Indiana's Oldest Drive-In "On the hill, but on the level" Since 1929

"Why the unusual name?"

Mr. Ehresman explains that the restaurant was named after a brand of root beer sold in the early 1900s. "Triple XXX stands were all over the place," he says. "Each X was a rating, with one X standing for good, two X's better, and three X's best of all. Hence, Triple XXX."

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Triple XXX Family Restaurant ca.1960

Our Proud History.

Whoever coined the phrase "the more things change, the more they stay the same" must have had Triple XXX in mind.

Opened in 1929 by Bert Wright, the 24-hour restaurant on the Levee near Purdue University has continued to serve hamburgers, root beer, and shakes to West Lafayette residents even as chain businesses come in, compete, and then close down for a variety of reasons. It holds the distinction of being the first and oldest Drive-in Restaurant in Indiana.

So what is the secret of Triple XXX's longevity? Current owner, Greg Ehresman, has his answer: "It's consistent throughout (our history)."

Unlike some other fast-food restaurants, which serve pre-packaged, reheated sandwiches with artificial ingredients, Mr. Ehresman stresses that Triple XXX, which he co-owns with his wife Carrie, has a more personal touch. It uses only 100 percent unfrozen sirloin, ground on site and grilled with real cheese.

Nowhere a cheeseburger tastes the way it does here, period," he says. "The first thing you want to do is get it right." Triple XXX's hands-on approach extends even to the sirloin, pouring drinks, or doing anything that needs to be done, including repairing most of the equipment.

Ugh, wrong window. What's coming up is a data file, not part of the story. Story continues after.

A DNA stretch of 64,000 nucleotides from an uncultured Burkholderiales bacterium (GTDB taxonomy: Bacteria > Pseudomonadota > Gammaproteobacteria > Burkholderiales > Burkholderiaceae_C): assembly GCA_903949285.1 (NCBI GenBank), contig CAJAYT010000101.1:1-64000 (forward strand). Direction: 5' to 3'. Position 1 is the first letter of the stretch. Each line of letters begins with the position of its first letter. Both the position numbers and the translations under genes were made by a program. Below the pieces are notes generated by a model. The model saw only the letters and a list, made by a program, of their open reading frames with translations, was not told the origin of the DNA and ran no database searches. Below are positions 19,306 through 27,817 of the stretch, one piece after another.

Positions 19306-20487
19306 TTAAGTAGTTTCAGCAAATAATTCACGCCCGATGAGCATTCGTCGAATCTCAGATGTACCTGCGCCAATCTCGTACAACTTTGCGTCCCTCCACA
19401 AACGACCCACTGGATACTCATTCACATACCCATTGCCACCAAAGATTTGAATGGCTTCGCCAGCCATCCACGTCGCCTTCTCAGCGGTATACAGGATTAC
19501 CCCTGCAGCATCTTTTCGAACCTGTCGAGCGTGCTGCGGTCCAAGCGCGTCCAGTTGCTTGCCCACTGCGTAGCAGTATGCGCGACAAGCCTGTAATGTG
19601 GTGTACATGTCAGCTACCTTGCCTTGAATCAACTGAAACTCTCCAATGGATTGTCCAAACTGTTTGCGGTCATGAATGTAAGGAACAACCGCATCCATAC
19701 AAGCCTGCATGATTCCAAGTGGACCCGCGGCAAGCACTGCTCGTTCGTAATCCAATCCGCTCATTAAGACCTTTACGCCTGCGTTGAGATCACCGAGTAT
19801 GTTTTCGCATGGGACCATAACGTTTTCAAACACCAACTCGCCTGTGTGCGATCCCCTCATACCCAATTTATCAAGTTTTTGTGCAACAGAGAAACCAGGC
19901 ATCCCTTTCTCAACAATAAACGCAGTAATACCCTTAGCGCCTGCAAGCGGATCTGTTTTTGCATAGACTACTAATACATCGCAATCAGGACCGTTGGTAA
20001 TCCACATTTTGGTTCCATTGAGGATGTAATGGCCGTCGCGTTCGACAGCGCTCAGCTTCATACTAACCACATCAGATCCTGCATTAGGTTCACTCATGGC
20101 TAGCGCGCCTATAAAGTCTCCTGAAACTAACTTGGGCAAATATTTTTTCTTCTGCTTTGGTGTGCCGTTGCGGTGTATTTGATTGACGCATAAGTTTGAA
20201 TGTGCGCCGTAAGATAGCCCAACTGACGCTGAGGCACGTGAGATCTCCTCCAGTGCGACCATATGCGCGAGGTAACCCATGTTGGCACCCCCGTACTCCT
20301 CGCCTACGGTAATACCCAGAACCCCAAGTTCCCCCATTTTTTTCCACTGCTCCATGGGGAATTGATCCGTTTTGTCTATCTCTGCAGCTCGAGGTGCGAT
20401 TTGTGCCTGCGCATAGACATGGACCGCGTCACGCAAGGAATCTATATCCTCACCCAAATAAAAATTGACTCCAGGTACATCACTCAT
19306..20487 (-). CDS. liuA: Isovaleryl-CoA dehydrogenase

Even Mr. Ehresman's father Jack, from whom he and his wife bought the restaurant in 1980, still comes in to cut meat every morning.

Time-honored Tradition. Throughout its history, the Triple XXX Family Restaurant has gone through a number of owners, including Tom Comingore, Norm Karner, and an investor group including Russell Tarter. Jack Ehresman (Greg's father) has been eating at the restaurant "since I was knee-high to (a) rail chair," he says. He was working as a dishwasher there at age 14, and by 17 was asking the owner "in a semi-serious way" if he'd be willing to sell it, he says. And there have been a few interior changes as well. In 1986-87, a second story was added along with a new roof, and seating has been increased. But Triple XXX's atmosphere stays the same, Mr. Ehresman emphasizes. In fact, Coca-Cola signs dating back 35 years are still displayed. "We can get new signs, but we like the old ones," he says.

Grinding 100% sirloin for our famous sirloin "chopped steak" sandwich. We're still doing it the same way today!

From left to right: Gerald "Barney" Sibray - the inspiration for the Barney Burger; Norm Karner - Owner, c. 1961